The nature of work in the tech industry is changing rapidly, according to new research from specialist recruiter Robert Half and global labour market trends experts Burning Glass. Businesses are simultaneously embracing remote working for tech-focused employees, with an 149% increase in the number of remote working job postings in the last year, and expanding the skill sets expected of candidates, including:
“The way we worked was already evolving before COVID-19 struck, but the pandemic has acted as an accelerator for these trends in a way we would never have expected 18 months ago,” said Matt Weston, Managing Director of Robert Half UK. “These findings are further proof that businesses are shifting away from outdated ideas around ‘presenteeism’ and towards more useful metrics related to productivity and output. What an employee produces is more important than where they do it, which is why businesses are increasingly comfortable with remote or hybrid working, and why demand for agile, adaptable candidates who can effectively marry strong technical capabilities with essential softer skills like interpersonal communication or building rapport necessary for working with clients and prospects.”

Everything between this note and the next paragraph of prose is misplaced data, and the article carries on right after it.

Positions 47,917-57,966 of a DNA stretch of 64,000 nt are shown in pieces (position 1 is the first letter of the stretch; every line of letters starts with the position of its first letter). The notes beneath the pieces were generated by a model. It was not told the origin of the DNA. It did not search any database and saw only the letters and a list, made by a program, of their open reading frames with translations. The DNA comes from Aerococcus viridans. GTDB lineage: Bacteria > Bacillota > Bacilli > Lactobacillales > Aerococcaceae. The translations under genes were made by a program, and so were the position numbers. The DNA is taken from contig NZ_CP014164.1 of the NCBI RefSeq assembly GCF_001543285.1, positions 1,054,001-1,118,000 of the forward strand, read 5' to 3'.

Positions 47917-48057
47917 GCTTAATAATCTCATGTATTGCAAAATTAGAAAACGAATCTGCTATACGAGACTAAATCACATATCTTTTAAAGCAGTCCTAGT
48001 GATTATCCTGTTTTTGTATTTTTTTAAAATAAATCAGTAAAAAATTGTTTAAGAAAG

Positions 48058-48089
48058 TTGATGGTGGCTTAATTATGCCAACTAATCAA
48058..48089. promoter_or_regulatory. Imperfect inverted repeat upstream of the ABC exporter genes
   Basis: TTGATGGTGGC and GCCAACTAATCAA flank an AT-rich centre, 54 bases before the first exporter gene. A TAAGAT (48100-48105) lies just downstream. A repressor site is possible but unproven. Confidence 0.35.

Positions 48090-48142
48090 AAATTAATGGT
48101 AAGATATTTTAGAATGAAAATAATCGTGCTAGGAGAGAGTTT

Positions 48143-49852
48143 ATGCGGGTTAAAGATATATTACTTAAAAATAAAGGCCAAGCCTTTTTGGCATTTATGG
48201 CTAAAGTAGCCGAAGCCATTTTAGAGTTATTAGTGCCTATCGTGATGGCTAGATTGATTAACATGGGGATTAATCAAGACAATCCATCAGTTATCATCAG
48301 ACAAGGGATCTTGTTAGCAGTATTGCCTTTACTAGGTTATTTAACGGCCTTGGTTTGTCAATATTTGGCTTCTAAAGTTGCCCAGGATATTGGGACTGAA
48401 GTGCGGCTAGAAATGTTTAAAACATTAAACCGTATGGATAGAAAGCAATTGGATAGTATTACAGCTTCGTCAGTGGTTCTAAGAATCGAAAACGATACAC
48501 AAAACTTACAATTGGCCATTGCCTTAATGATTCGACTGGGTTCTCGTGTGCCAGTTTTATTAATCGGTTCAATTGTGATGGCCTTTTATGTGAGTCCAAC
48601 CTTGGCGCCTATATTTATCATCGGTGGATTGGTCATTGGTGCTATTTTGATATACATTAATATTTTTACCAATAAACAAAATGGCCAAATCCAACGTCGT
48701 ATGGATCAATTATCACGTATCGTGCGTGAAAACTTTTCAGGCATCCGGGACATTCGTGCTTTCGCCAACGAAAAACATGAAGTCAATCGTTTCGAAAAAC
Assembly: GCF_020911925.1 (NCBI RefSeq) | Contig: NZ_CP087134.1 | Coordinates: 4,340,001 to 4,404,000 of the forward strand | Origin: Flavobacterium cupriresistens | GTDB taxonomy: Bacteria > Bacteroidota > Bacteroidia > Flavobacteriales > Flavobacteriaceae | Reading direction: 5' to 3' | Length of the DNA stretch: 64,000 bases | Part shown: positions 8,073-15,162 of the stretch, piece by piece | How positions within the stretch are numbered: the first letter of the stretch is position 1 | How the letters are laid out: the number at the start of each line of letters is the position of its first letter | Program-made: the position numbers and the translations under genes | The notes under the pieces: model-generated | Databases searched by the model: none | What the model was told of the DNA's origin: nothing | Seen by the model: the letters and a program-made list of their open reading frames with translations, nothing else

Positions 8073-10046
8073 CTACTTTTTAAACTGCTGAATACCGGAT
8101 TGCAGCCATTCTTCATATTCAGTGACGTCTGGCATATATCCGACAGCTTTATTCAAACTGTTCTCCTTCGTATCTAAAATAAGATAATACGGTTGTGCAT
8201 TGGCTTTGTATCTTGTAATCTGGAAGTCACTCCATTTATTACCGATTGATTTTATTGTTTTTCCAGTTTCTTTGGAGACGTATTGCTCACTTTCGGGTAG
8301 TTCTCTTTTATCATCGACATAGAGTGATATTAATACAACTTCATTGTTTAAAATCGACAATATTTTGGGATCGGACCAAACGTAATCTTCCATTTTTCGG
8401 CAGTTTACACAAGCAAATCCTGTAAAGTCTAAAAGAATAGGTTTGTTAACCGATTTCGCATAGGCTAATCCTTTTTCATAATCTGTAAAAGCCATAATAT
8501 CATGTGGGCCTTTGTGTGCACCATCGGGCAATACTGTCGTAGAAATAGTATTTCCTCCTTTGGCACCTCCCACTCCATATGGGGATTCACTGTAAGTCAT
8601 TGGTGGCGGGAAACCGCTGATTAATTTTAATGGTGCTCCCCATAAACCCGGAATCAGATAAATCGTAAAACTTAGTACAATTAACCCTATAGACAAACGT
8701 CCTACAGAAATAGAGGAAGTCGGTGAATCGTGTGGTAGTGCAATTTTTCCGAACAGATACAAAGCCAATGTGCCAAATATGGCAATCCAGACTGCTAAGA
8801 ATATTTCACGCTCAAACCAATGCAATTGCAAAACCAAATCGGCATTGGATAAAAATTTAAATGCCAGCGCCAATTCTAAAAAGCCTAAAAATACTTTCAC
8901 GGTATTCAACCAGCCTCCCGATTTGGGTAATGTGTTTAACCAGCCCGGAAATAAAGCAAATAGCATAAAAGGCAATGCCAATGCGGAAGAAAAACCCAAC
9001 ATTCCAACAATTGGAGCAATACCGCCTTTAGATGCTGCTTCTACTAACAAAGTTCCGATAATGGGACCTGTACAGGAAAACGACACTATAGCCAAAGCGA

The Demand for Skilled Talent report also lays out the ways in which employees are pushing the move towards hybrid and flexible working, with two fifths of workers (39%) saying they plan to relocate to another country or city and continue working remotely, and almost half (49%) want to switch to a compressed four-day week in response to increased workloads over the last year. A large majority (68%) also expressed a desire to continue working from home for between one and three days a week post-pandemic.
“For hiring managers, the most important takeaway from these findings is that they need to have a full understanding of the job function and required skillset for every role in their team,” continued Weston. “Without a clear picture of how various team members are working, and the demands being placed on them, it’s that much more difficult to develop sensible policies around remote working and training and development to maximise efficiency, productivity, and team morale.”